Fortunately, the rest of the very special features on this set cause one to even forget the existence of the music video or watching Sally on her quest. The other major part of the first disc is a half-hour program from ESPN Classic hosted by Joe Namath called “Cinderella Stories” which uses the superficial side of the Cinderella stories in the “rags-to-riches” aspect, or however you like to call it when it comes to sports. There’s Namath’s Super Bowl II game in 1969 with him as a New York Jet against the Baltimore Colts, along with Pele, Mia Hamm, Jackie Joyner-Kersee and others. It’s at first an oddly-placed idea, but a satisfactory program. The rest of what’s here serves as respectful genuflection toward “Cinderella”, a warm journey toward how Cinderella came to mind, with history dispensed by such confident and appreciative voices such as animation historian John Canemaker, film historian John Culhane, and a host of Disney animators including Glen Keane, Andreas Deja, and producer Don Hahn, along with critic Joel Siegel. Siegel, besides being in the employ of Disney through “Good Morning, America” is a perfect choice not only in the interviews, but as host of “From Walt’s Table: A Tribute to Disney’s Nine Old Men”, held at the Tam O’Shanter Inn at the same table where Walt Disney held court with the famed animators during their time at the studio. Siegel proves himself far better than Leonard Maltin who is an obviously well-educated man, but just loses all that when he speaks on camera. It’s evident in the “Walt Disney Treasures” line of the past, especially when he “cautions” viewers about racial stereotypes and cigarette smoking in certain cartoons. Recently, with the “High and the Mighty” DVD set from Paramount, he’s marginally improved, but still struggles.

With Siegel, it’s different. He’s got the enthusiasm, he knows it, and he uses it well to lead into his discussion with the animators about the gods of Disney animation as well as their mentors. That roundtable discussion also establishes “The Incredibles” director Brad Bird as quite a speaking force. He can really keep attention. He’s just like the rest of the treasures on this set, ranging from deleted scenes in storyboard form, songs that were never used (Listen to the delightful “I’m in the Middle of a Muddle”), a featurette on the awe-inspiring artwork of Mary Blair, galleries containing 383 stills of all kinds of artwork and storyboards, excerpts from television and radio shows, to the absolute fairest of them all, “From Rags to Riches: The Making of Cinderella” which deeply covers the history of not only the movie, but the Disney studio in its financially-strapped state up to then, though animators were relieved to get back to a full-length feature after years of going without due to the war effort. There’s even some words from Mike Douglas, who provided the singing voice of the Prince, and Lucille Bliss who was the voice of one of the stepsisters, Anastasia. The way “Cinderella” is analyzed here is eye-opening as well, making one realize the value of Disney animation beyond just the animation.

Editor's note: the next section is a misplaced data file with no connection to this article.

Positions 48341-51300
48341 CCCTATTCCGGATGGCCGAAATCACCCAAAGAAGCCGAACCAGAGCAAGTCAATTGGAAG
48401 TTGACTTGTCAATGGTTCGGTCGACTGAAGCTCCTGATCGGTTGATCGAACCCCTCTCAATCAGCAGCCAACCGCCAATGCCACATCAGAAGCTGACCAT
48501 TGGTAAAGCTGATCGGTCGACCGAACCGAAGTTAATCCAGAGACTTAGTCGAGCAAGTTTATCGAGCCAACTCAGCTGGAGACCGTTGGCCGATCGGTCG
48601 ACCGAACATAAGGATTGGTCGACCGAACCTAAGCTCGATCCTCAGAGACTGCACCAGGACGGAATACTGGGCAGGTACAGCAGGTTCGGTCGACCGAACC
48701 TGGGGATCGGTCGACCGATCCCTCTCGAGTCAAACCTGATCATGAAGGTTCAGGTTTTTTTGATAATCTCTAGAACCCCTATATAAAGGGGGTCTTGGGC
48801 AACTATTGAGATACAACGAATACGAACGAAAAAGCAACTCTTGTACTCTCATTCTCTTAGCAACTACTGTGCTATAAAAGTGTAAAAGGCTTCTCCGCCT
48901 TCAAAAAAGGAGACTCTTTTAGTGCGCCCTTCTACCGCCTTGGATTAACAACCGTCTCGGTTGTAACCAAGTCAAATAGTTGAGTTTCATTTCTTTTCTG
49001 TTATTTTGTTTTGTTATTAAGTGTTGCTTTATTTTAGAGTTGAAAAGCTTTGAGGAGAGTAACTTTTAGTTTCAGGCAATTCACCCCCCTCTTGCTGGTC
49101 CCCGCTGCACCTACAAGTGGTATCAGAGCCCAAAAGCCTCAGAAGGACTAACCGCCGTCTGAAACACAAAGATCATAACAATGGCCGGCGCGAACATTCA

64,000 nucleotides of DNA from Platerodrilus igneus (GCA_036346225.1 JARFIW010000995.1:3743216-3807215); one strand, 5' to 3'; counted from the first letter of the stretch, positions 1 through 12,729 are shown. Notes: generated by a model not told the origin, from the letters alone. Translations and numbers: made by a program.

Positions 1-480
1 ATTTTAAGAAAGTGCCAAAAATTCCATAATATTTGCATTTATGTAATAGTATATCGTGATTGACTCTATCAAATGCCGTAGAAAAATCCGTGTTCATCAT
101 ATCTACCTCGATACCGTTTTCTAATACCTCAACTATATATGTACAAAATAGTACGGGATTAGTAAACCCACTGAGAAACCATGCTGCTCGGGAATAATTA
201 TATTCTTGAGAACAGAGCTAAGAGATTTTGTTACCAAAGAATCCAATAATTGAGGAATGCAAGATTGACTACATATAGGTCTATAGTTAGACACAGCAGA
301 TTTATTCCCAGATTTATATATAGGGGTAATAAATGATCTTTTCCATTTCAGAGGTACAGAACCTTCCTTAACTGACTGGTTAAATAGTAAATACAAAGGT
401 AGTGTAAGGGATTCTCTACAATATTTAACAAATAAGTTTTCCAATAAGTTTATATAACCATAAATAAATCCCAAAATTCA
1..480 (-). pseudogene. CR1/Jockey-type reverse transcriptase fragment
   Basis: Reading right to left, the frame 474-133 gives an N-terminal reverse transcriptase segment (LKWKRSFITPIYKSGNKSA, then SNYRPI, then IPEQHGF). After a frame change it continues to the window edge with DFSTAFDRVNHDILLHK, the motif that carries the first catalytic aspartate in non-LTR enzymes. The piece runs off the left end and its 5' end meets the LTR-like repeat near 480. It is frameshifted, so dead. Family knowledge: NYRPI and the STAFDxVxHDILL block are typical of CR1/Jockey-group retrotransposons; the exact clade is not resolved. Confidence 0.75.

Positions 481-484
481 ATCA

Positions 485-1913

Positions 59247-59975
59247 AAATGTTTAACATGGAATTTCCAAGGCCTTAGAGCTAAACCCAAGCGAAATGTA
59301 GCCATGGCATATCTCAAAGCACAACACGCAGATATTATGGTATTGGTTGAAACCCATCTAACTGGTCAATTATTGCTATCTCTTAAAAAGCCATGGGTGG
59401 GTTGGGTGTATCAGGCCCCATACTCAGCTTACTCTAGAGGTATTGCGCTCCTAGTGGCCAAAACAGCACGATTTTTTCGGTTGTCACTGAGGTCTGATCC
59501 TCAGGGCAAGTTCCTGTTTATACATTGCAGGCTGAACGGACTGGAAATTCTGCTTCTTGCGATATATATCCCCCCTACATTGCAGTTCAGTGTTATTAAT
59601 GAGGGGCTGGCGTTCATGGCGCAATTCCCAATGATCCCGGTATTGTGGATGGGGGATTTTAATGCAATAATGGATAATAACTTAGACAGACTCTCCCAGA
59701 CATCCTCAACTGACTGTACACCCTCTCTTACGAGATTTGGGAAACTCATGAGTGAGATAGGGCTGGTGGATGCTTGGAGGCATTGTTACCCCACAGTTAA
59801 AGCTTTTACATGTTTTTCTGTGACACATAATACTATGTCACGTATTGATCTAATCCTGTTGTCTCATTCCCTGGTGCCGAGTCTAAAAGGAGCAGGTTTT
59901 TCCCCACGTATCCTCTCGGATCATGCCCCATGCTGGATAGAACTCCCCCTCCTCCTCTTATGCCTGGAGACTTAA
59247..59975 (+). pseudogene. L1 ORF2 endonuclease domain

DVDs like these could easily handle more information about the demo recordings and the radio programs that are excerpted here. When the song is heard, all that’s up on the screen is a flowery background design with the name of the song and “Original Demo Recording”. The “Platinum Edition” name now looks like the be all and end all of these movies, and while a Criterion-type booklet would likely garner more expense than Disney would like, more on-screen information should be available so there’s a more well-rounded look at the creation of these songs in their demo form and anything else which requires that sort of understanding.

Chalk this set up as another grand success, though. It’s a reminder of the long wait years ago between the theatrical releases of “Beauty and the Beast” and “Aladdin”, and their VHS counterparts and it’s well worth it now, especially seeing the movies in a new pristine form, and extra features with history galore. The future looks bright for what came long ago.